Chris's Reviews > The Girl with the Dragon Tattoo

The Girl with the Dragon Tattoo by Stieg Larsson
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Apr 30, 2010

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bookshelves: mystery-nordic

** spoiler alert ** There is television show entitled Criminal Minds. I watched it for a while. After all, when it first came on it had Inigo Montoya in it, and my mom is right, Mr. Shemar Moore is one of the best looking men on television. Then I noticed something. Each week, the evil pyscho killer targeted women, and if it wasn't women, it was a dad with a little girl. (And how come no one ever has a dog?) Now, I know that women are more likely to be victims of violent crime than men; I also know that most, if not all, of the women in America know someone who has been raped. I live in a big city. I take precautions when I go home at night. I understand this; I believe most women understand this. This means I don't always have to have such facts thrown in my face every single time I watch a television show.

Or turn a page in a book.

Maybe such knowledge isn't widely known in Sweden. And I don't think Larsson hated women. I think he is trying to draw attention to violence aganist women. Maybe Criminal Minds is trying to do that as well. To be fair, Larsson's Salander and Ricky are strong women. What I found to be a little annoying was the fact that, with few exceptions, every single woman in the story had been a victim of sex crime. In fact, there are a total of five good men in the novel. Two of those men have small parts, and one is only mentioned, not seen. Apparently, next time I am in Sweden, I should not date Swedish men. They seem to be dangerous.

Now despite this, Larsson's writing is good, he is looking at the effects of abuse, and his central male character, Mikael Blomkvist, is likable. I did not like his female lead, Lisbeth Salander, which is strange because I agree with her opinion of Harriet, but for a different reason. Salander doesn't quite seem believable; she seems like a construct. I get that she is suppose to be hard to like; I think that it is bold choice and Larsson did it well. The story, however, drags for me whenever she is around. It really does. I thought the book would be better without her in it. Maybe it is because I don't understand why having a tattoo makes you a hard ass. Really? I know many, many people with tattooes; I would call very few of them a hard ass. In fact, the only belief (-ism, if you will) I have about a tatto is this: If a woman has the word "juicy" above her butt and is wearing jeans with a too low waist, the tattoo really is a tramp stamp (alternatives to why you would have such a word there, boogle my mind and make me very, very worried). No, I don't think she is asking to raped, but I think she is a bit easy, like some men. Like the women who do the fashion parade up to the local bar late at night on the weekends. But, hey, that's their choice, and if they're happy, good for them. So I have never gotten the tattoo means special symbol thing.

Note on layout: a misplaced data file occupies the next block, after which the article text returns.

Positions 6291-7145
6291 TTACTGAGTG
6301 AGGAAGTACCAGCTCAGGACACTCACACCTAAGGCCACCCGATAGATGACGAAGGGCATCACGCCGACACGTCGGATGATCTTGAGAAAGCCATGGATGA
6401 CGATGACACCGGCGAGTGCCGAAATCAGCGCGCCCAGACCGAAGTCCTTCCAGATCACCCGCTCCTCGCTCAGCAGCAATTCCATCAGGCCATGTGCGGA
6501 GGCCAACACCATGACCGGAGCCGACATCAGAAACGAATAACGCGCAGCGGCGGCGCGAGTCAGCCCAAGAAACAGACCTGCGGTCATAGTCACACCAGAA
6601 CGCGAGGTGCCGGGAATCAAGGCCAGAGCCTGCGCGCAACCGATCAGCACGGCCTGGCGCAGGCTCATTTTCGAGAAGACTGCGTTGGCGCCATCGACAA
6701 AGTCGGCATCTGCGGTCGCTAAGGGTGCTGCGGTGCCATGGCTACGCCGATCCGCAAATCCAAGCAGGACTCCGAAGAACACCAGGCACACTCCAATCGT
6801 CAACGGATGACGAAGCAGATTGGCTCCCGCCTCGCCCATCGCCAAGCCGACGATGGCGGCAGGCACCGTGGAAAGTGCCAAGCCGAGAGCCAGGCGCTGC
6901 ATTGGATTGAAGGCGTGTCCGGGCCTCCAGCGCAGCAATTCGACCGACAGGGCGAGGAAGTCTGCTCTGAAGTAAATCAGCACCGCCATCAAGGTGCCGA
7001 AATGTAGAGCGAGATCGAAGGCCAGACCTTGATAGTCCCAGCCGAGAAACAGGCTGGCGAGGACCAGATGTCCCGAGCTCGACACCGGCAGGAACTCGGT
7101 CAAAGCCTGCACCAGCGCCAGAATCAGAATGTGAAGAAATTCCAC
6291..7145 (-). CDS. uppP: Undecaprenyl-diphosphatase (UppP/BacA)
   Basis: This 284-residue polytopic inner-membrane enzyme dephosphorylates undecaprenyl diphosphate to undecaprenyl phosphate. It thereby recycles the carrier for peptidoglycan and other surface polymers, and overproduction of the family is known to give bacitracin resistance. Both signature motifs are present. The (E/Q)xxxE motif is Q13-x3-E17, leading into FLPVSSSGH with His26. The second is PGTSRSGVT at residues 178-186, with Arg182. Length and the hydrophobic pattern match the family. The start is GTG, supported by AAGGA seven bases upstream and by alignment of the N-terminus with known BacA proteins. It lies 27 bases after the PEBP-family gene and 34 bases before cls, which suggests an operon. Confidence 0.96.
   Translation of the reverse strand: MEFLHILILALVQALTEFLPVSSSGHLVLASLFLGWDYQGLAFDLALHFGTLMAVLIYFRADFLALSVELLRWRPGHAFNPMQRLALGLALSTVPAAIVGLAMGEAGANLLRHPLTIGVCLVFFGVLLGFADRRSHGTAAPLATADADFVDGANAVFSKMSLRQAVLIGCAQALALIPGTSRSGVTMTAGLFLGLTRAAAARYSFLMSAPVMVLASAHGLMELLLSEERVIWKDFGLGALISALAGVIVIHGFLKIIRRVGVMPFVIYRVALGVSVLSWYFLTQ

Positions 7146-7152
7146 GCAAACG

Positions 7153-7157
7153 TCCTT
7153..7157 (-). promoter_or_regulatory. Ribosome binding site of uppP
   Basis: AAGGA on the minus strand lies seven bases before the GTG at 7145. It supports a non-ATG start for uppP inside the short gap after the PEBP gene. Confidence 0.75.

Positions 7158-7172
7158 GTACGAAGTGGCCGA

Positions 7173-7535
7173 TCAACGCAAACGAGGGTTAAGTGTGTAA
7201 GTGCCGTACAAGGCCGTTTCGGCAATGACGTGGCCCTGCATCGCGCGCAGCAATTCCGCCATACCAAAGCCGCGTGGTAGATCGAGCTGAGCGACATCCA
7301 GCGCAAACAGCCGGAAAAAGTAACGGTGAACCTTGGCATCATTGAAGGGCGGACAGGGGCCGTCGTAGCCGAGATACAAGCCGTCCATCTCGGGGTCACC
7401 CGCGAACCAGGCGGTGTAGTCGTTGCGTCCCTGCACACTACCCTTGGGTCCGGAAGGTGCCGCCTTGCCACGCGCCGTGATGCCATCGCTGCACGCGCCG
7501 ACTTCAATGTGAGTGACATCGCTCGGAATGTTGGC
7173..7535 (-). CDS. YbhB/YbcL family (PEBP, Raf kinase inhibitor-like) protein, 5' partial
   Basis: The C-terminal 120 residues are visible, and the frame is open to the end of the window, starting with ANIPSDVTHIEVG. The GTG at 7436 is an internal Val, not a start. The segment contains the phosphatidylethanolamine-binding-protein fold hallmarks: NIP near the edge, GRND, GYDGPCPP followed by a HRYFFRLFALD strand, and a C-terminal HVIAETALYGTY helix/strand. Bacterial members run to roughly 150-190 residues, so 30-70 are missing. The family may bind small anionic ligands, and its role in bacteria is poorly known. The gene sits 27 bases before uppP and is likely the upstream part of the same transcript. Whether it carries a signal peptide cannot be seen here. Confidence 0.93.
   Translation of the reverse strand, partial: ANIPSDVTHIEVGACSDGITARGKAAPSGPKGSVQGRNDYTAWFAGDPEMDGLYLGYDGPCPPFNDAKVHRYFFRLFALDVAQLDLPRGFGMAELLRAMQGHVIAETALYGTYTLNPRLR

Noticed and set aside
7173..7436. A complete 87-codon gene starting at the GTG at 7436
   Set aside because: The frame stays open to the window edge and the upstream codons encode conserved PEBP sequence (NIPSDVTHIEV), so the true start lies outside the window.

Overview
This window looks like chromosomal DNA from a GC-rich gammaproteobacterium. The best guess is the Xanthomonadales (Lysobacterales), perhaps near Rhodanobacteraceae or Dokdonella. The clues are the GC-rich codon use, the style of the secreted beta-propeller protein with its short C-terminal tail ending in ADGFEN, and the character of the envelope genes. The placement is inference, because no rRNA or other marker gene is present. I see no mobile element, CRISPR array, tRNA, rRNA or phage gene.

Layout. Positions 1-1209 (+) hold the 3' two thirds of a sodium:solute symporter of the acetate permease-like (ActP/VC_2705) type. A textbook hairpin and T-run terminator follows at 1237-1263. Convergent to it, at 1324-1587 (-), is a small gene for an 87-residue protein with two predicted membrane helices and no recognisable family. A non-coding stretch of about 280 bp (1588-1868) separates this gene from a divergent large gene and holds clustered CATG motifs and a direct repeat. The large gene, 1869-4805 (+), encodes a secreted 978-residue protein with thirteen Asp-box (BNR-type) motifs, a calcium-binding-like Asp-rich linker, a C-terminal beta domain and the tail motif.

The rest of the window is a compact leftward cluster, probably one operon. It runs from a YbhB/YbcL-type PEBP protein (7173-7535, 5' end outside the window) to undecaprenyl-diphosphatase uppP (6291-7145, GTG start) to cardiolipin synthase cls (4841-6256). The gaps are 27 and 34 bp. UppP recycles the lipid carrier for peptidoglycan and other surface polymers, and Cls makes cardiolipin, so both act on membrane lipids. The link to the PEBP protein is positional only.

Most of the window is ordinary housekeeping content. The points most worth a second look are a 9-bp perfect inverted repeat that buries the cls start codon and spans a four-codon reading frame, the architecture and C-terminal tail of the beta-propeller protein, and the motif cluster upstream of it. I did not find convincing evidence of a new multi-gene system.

The other problem I had was with Harriet, who apparently thought it would be a good idea to send her beloved uncle flowers every year on his birthday. Somehow, he was suppose to know that they unsigned presents were from her and she was still alive. Right! Sure! That part is not explained very well, to be honest.
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Comments (showing 1-3 of 3) (3 new)

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message 1: by Chris (last edited May 01, 2010 02:33PM) (new) - rated it 3 stars

Chris This book makes me want to keep taking showers.


message 2: by Hazel (new) - added it

Hazel Chris, I'm interested in how mixed are the messages about this book. Some of my friends thought it was great. Some weren't at all impressed. (Manny's read lots of Swedish literature. I wonder what he thought.) There's been a lot of media hype here in the UK, which usually turns me right off. I put it on my to-read list, then took it off... It may be back on there now.

I suspect I'll bump into it on a library shelf someday and open it, hopefully with an open mind, and see how it goes.


Chris I think Larsson's writing is very good. He was a very good writer. I also think if the writing wasn't that good, I would've put down the book. I also suspect that if I were a native Swede, I would've got more out of it. In some ways, it seems to be a commentary on Swedish Social Services.


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